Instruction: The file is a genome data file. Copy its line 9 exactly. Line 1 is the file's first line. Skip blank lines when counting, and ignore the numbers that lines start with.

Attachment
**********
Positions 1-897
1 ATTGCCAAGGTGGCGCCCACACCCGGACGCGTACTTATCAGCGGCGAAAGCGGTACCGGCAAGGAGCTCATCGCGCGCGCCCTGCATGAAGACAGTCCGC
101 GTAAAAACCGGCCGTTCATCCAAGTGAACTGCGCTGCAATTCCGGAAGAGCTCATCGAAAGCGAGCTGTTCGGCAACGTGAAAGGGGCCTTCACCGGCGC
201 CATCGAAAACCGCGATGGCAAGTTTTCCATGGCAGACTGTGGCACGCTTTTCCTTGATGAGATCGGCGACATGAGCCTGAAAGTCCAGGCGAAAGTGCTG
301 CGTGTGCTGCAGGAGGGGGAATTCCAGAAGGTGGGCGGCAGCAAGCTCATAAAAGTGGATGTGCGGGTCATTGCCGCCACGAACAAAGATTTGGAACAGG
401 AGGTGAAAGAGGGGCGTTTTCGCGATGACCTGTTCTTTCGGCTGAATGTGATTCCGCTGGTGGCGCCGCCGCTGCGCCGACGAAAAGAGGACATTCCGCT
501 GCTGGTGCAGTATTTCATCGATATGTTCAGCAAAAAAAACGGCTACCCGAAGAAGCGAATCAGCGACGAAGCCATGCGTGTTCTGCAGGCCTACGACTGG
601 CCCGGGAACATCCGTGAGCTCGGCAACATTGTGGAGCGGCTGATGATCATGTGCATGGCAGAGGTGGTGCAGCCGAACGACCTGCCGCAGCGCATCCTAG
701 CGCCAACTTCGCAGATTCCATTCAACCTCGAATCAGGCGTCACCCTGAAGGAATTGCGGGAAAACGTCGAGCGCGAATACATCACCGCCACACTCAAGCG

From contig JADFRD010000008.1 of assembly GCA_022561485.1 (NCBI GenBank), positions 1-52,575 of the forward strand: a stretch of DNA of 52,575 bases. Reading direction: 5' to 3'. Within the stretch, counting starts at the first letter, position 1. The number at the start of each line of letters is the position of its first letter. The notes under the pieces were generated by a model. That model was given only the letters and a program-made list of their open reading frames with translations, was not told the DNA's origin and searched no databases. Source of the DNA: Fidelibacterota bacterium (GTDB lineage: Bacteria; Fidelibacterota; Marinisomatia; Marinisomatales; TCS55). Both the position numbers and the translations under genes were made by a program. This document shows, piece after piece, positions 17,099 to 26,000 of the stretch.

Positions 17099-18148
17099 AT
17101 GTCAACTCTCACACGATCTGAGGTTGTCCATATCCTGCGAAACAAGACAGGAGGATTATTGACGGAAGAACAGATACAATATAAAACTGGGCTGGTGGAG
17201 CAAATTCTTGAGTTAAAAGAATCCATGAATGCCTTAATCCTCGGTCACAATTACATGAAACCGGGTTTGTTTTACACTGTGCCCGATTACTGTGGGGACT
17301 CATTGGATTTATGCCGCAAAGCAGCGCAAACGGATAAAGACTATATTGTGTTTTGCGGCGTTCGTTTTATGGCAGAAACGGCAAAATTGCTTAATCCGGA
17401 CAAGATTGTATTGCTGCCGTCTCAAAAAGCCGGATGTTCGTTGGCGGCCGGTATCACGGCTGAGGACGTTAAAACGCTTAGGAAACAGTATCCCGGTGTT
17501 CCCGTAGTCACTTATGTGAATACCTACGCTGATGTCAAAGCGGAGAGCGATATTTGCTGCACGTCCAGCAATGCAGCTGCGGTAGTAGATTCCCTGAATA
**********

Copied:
701 CGCCAACTTCGCAGATTCCATTCAACCTCGAATCAGGCGTCACCCTGAAGGAATTGCGGGAAAACGTCGAGCGCGAATACATCACCGCCACACTCAAGCG